On Fairness and Rolling for Ability Scores

Ah, the age old question that comes up when first starting a new campaign - "are we rolling for ability scores or using point buy?"  There are good arguments for both camps, with many gamers having a strong preference for one or the other.  Rolling for ability scores is more organic, and it can be quicker and less fiddly.  Unfortunately, it can also lead to some pretty significant power disparities.  It sucks to be the guy who rolled 15, 13, 13, 12, 10, 10 (huh, that looks an awful lot like my Bard's array in the Pathfinder game that I'm currently playing...) when everyone else in the party has at least one 17 or 18 (pre-racial), and much stronger secondary abilities than a mere 13.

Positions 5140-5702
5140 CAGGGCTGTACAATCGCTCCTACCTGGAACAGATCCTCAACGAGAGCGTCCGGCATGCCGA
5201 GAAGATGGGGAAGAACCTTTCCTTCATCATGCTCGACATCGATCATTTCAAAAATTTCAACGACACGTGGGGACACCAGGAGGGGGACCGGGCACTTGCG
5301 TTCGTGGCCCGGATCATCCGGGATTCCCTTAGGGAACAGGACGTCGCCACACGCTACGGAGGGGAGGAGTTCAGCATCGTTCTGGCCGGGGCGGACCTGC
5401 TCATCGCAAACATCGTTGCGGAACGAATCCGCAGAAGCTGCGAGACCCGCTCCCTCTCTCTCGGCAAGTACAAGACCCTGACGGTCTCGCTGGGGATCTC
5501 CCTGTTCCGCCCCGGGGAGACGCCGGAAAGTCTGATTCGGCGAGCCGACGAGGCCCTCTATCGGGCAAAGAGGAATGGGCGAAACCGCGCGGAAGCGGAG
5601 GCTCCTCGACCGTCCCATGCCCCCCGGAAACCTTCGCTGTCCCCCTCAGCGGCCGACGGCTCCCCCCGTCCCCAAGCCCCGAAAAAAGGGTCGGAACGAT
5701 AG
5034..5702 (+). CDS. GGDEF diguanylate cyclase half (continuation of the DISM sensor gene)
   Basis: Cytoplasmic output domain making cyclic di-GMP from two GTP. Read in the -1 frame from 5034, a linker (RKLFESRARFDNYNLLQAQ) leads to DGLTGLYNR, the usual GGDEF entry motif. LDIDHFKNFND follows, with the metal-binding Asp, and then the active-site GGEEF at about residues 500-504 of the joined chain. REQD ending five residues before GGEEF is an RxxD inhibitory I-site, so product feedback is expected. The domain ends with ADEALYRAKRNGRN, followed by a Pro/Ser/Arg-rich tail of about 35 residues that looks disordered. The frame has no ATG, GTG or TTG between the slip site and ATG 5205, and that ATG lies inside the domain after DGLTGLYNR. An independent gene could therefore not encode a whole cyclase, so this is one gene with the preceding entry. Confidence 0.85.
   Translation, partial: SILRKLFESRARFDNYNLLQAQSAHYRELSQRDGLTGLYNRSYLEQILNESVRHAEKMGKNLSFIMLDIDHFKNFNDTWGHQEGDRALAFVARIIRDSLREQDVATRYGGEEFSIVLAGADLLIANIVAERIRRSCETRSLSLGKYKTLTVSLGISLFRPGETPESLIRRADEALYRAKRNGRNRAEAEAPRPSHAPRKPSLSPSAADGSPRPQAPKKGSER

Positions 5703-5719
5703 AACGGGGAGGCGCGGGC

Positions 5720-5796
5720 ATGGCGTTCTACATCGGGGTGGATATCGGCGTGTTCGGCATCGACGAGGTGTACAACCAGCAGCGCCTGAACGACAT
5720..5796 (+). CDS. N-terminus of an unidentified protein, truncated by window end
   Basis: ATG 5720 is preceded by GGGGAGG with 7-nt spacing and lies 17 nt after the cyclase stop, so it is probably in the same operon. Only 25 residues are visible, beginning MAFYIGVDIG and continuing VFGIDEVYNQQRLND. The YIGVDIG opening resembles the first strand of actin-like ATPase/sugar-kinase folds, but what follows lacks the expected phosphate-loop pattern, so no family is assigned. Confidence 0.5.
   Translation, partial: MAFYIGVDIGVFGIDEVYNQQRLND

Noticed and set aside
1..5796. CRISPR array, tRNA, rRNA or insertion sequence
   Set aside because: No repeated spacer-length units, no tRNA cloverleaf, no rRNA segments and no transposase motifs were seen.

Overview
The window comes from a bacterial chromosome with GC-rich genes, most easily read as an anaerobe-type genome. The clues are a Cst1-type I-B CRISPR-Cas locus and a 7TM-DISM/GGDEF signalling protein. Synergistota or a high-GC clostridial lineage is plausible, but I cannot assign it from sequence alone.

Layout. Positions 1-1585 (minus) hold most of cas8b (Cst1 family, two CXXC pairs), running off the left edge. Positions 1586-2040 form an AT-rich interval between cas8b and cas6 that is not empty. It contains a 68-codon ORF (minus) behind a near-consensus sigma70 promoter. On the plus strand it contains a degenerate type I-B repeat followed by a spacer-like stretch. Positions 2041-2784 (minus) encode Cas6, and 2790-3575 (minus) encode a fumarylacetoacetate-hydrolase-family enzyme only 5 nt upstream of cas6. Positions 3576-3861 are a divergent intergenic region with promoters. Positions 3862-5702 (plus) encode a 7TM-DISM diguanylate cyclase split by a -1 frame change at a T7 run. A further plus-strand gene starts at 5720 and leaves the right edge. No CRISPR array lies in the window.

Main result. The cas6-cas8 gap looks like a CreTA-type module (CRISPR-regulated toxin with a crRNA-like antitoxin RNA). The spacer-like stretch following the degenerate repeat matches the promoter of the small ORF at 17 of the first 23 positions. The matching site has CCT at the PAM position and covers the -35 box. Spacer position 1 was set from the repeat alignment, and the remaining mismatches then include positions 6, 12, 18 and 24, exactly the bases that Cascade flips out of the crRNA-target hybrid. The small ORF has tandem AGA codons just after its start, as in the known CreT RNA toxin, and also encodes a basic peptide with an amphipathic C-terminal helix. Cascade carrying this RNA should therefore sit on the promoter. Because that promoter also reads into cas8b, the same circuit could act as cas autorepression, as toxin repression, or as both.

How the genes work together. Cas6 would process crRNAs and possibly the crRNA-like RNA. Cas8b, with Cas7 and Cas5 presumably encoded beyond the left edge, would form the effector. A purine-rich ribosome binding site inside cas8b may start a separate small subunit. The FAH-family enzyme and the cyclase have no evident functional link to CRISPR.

Granted, this isn't a problem for everyone.  Indeed, a lot of players really like taking up the challenge of playing whatever array the Fates have granted them, which goes hand in hand with being ok with a weaker character.  The flaws can be what makes the character fun and memorable.  But a lot of players prefer as much balance between PCs as possible.  What gets really awkward is when you have both types of players mixed in the same group.